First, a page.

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How to invest in gold and silver

There are multiple ways to invest in gold and silver. Getty Images

With inflation and a possible recession on the horizon, you may be looking to shore up your finances or adjust your investment strategy to better safeguard your wealth. One option during times like this is a precious metal investment — or, more specifically, gold or silver.

But how exactly do you start investing in these metals, and when would you want to choose one over the other? That's what we will discuss below.

Start by requesting a free investors kit to learn more about this unique opportunity.

How to invest in gold

There are many ways to invest in gold depending on your budget, appetite for risk and the level of involvement you want to have in your investments. The six main gold investing methods include:

  • Gold IRAs: These are types of retirement accounts that allow you to purchase physical gold (though you must use an IRS-approved account custodian, choose specific types of coins and bars and store the gold at an approved depository. 
  • Physical gold bullion: This involves buying raw gold in coins or bars. Just make sure you have somewhere to safely store the gold if you go this route.
  • Gold futures: Buying futures lets you bet on or against gold's future performance. To do this, you'll need to go through a brokerage.
  • Gold ETFs: There are some ETFs — or exchange-traded funds — that hold either gold or gold-related assets, like mining companies, for example. As with stocks, you buy shares of ETFs, allowing you to customize just how much exposure you want to the category.
  • Gold stocks: You can also purchase individual stocks in gold-related companies that mine or process the precious metal.
  • Jewelry: Gold jewelry is another option. This can be particularly appealing to those who want to pass their investments down to heirs.

You may also choose to invest in gold using more than one strategy. This can help diversify your portfolio. Find out which gold option is best for you with a free investment guide

How to invest in silver

You can invest in silver using the same methods you can in gold. That means futures, physical gold, silver-related stocks and more. Here's a full list of your options for silver investing:

  • Silver IRAs
  • Physical silver coins and bars
  • Silver futures
  • Silver ETFs
  • Stocks in silver-related companies
  • Silver jewelry

Silver IRAs are often just called precious metals IRAs, but they have the same rules as gold IRAs do: You need to use an IRS-approved company to open and manage the account, you can only purchase approved types of silver coins and bars, and you have to store it in one of a few approved facilities.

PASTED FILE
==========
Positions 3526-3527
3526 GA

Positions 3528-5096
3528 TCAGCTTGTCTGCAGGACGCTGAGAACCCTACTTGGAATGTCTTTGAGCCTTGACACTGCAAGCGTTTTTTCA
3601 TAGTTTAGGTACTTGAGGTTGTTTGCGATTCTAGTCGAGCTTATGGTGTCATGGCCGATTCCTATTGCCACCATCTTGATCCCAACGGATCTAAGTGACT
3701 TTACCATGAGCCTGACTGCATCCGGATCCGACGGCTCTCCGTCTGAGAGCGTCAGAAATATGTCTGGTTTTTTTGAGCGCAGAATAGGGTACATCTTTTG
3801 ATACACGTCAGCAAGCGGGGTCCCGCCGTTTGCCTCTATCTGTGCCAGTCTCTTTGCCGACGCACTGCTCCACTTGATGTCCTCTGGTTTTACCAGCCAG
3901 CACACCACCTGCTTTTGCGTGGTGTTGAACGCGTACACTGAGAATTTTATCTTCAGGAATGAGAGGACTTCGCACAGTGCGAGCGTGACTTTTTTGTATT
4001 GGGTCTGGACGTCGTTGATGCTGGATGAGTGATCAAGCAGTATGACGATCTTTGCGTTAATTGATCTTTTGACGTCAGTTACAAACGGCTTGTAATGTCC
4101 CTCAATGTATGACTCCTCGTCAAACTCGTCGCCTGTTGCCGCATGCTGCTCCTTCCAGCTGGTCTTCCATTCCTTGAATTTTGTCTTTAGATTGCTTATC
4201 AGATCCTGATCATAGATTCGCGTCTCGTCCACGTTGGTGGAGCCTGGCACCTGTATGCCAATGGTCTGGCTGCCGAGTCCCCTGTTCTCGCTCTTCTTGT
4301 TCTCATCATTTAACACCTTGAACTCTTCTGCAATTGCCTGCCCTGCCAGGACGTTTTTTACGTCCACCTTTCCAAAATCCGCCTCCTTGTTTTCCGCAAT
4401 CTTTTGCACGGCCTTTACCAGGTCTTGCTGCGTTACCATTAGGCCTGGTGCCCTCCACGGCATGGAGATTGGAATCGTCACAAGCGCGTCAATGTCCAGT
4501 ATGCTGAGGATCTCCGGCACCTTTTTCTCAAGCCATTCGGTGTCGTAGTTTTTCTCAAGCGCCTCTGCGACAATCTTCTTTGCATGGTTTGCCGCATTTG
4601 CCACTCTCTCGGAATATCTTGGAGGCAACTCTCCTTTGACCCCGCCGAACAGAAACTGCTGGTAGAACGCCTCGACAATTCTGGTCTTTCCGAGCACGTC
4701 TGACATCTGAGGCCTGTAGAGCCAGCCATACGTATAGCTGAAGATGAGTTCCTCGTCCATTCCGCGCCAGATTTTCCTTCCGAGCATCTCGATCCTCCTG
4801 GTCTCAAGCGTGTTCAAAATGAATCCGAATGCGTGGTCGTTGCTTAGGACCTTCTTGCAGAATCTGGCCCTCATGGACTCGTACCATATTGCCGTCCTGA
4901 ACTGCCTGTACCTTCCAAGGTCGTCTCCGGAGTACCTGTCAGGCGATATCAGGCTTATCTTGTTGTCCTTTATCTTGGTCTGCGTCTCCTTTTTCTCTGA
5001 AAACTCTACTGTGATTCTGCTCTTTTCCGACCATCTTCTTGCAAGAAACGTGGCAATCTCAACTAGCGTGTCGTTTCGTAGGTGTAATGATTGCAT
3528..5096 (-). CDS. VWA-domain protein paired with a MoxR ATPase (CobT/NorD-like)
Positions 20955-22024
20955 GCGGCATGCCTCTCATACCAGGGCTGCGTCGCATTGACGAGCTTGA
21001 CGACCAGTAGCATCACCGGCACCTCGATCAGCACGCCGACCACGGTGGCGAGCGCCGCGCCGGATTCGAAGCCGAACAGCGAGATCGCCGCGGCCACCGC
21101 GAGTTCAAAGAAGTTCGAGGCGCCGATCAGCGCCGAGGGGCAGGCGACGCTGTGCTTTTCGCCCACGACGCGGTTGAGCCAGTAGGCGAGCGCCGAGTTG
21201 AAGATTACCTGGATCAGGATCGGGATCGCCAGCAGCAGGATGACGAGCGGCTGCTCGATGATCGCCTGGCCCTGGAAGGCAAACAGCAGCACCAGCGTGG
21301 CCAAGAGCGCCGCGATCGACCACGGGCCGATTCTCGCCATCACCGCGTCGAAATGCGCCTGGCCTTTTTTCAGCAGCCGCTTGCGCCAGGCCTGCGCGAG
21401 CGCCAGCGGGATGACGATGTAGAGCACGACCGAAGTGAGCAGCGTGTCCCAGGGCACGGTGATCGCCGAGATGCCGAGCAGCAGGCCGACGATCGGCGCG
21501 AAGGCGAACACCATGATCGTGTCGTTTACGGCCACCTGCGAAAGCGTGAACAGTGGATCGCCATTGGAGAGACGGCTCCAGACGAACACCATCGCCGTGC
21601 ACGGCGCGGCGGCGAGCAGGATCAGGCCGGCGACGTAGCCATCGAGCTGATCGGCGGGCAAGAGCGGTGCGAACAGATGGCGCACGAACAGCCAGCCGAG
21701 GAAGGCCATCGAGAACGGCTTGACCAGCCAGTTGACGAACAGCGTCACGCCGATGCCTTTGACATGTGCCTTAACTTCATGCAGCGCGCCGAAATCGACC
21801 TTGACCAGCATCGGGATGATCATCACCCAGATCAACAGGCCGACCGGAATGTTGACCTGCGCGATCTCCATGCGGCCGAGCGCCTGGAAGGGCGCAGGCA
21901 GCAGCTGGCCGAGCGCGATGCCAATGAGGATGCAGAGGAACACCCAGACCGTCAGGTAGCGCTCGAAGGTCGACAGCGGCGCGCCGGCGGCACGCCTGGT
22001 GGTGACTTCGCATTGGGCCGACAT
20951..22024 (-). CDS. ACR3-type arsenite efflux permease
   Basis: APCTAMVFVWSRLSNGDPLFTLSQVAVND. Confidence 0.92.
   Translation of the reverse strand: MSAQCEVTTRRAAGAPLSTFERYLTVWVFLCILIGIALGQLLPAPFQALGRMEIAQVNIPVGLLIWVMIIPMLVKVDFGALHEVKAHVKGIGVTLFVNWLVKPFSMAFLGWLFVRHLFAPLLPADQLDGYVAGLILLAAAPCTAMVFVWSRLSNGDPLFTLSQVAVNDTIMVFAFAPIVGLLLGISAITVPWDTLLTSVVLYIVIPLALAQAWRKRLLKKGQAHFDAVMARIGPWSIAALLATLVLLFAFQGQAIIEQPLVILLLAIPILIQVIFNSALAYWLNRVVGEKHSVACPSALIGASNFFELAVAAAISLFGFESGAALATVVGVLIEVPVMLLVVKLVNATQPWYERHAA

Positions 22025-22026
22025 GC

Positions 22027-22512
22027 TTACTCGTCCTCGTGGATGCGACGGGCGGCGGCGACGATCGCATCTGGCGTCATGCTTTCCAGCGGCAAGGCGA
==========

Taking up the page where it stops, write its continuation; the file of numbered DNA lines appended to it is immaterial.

When it's better to invest in gold

While both gold and silver can be smart investments, gold tends to be a good one when inflation is high, as it holds its value more steadily. It's also a good choice when nearing a recession.

"Gold is perceived as a safe haven during recessionary times, during wars, and during times of uncertainty," says Sankar Sharma, an investing educator and CEO of Risk Reward Return. "Even countries keep gold reserves in vaults, as it has a store of value."

Finally, you also might invest in gold if you need liquidity. Thanks to its scarcity and value, gold can typically be sold quickly and for most, if not all, of its original value (or more). 

Learn more about investing in gold now.

When it's better to invest in silver

Silver, on the other hand, is better if you need short-term returns. 

"Silver can be a better choice for those looking for potentially higher returns, as it has more industrial applications and can experience higher price swings," says Andrew Latham, a certified financial planner.

If you don't have much money to invest, you also may consider silver, as it's typically much cheaper per ounce than gold. 

The importance of diversification

Having a diversified portfolio is important, especially in an uncertain economic climate. When you diversify, you ensure you're not overexposed in one asset class, which would mean big losses should that class nosedive.

For this reason, Sharma says, "There are no drawbacks to adding some gold and silver to your portfolio" — as long as it accounts for 10% or less of your investments.

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